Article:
Frequent Faces: Barista finds lifelong inspiration from parents

Before her work shift at Einstein Bros Bagels in Mass Media, Regina Thomas wakes up at 3 a.m. to prepare her daughters breakfast. After work she enjoys Zumba class and Bingo. Thomas is also the chairman for Bowling Green chapter of Simply United Together. 

Jacob Parker

Regina Thomas, coffee barista at Einstein Bros. Bagels, is not only a mother of two daughters but also a mother figure to many other young adults.

“My kids — they set the moon and stars. That’s my heart right there,” she said. “I’d hurt somebody over my kids. That’s all I have. That’s why I keep a house full of kids — not just mine.”

Having been a Girl Scout leader for 15 years, Thomas said the majority of the kids in Bowling Green know who she is.

“I’m still ‘Mama Gina,’ ‘Mama Nicki,’ ‘Mama ReRe,’” she said. “I’m like that with a lot of people here on campus, too.”

Thomas believes her relationship with her own parents is what shaped her into the mother that she is today.

Thomas grew up the oldest of three, dividing her time between her father in Detroit and her mother in Glasgow.

“That’s why nobody can understand my accent,” she said.

A self-proclaimed “daddy’s girl,” she recalled times spent looking across the river to Canada, throwing rocks and discussing different jazz artists.

“My dad was the laid back kind. My mom was outgoing and you knew she was there, and that’s me,” she said. “I’ve got both of them in me strongly.”

Her mother, a licensed practical nurse, and her father, in the Air Force, were the source of Thomas’ work ethic, while several other family members in the medical field inspired her choice of a career.

“My whole family is medical, so that’s all I know really,” she said.

Thomas graduated with honors from Owensboro Junior College of Business, now Daymar College, in 2000 with a degree in medical billing diagnosis and coding, and another in pharmacy technology.

When Thomas went to take her state boards in 2008, a personal tragedy put the test on hold. After a week of life support, Thomas decided to let her father go.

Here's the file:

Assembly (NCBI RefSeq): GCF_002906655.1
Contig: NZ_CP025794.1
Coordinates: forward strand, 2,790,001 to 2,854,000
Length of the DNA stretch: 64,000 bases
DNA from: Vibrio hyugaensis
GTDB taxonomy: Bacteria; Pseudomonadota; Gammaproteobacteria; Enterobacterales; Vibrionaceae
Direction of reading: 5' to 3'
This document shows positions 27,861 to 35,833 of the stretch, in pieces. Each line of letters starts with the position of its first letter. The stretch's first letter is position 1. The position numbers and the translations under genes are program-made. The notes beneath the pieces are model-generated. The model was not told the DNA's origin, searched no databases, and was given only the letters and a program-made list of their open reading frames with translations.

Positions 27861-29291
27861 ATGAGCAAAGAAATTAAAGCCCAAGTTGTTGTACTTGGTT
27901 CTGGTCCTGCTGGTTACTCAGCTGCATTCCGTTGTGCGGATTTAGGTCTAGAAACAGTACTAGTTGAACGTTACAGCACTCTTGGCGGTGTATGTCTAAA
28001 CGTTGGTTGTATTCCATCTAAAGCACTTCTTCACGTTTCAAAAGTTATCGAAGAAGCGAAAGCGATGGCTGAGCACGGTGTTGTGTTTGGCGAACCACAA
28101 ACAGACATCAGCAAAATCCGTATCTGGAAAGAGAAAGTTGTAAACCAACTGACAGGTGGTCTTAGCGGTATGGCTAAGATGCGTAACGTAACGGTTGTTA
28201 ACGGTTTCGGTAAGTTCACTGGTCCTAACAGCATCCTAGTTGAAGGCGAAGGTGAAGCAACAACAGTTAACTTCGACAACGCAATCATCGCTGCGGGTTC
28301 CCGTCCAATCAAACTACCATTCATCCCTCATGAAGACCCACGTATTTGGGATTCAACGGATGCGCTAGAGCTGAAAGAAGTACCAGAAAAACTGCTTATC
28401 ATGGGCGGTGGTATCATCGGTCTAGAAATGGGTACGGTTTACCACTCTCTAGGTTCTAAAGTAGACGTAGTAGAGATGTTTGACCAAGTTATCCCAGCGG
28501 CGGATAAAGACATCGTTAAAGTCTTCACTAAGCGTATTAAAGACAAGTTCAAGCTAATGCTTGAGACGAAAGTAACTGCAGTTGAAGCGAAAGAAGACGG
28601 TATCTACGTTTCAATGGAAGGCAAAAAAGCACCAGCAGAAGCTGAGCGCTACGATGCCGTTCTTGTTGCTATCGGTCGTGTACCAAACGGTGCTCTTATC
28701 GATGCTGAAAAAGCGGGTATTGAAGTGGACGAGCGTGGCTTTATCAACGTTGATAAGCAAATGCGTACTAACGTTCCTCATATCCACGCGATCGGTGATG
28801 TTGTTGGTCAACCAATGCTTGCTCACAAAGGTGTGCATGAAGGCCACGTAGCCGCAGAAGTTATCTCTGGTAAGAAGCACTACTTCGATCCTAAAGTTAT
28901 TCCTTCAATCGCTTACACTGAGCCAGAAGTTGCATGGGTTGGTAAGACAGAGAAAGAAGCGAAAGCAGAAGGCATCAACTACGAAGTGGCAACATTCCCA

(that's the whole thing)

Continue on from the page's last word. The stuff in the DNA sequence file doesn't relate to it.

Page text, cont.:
“He took his last breath, and that tear hit me on my cheek. I laid on his arms until then,” she said. “It was an experience I still live as of today.”

Two years later, when Thomas went to take her boards again, her mother passed away.

“I don’t look at Father’s Day and Mother’s Day the same,” she said. “Mother’s Day was the last day I spent with my mom.”

For Thomas, there’s a large part of each year that is particularly hard to deal with.

“They’re my angels, so whenever I get to the point where I literally feel like my world is crumbling down, their pictures are hanging up in my room,” she said. “When I get to those points, that’s when I go and listen to my music — that’s my escape.”

After losing other family members during those years, Thomas decided she needed to hold off on taking her boards again.

“It kind of made me sit everything on the back-burner to get my mind right,” she said.

In the meantime, Thomas has worked to support her family and considers herself the brick wall, striving to never break.

“With me being the oldest, I’m the backbone. Everybody looks to me,” she said. “I don’t break down in front of nobody, and it’s hard. I’ve got too many people depending on me.”

However, after the first of the year, Thomas has plans to get back into the medical field.

“I’m going to take my state boards, because I know that’s something that my dad would want for sure,” she said.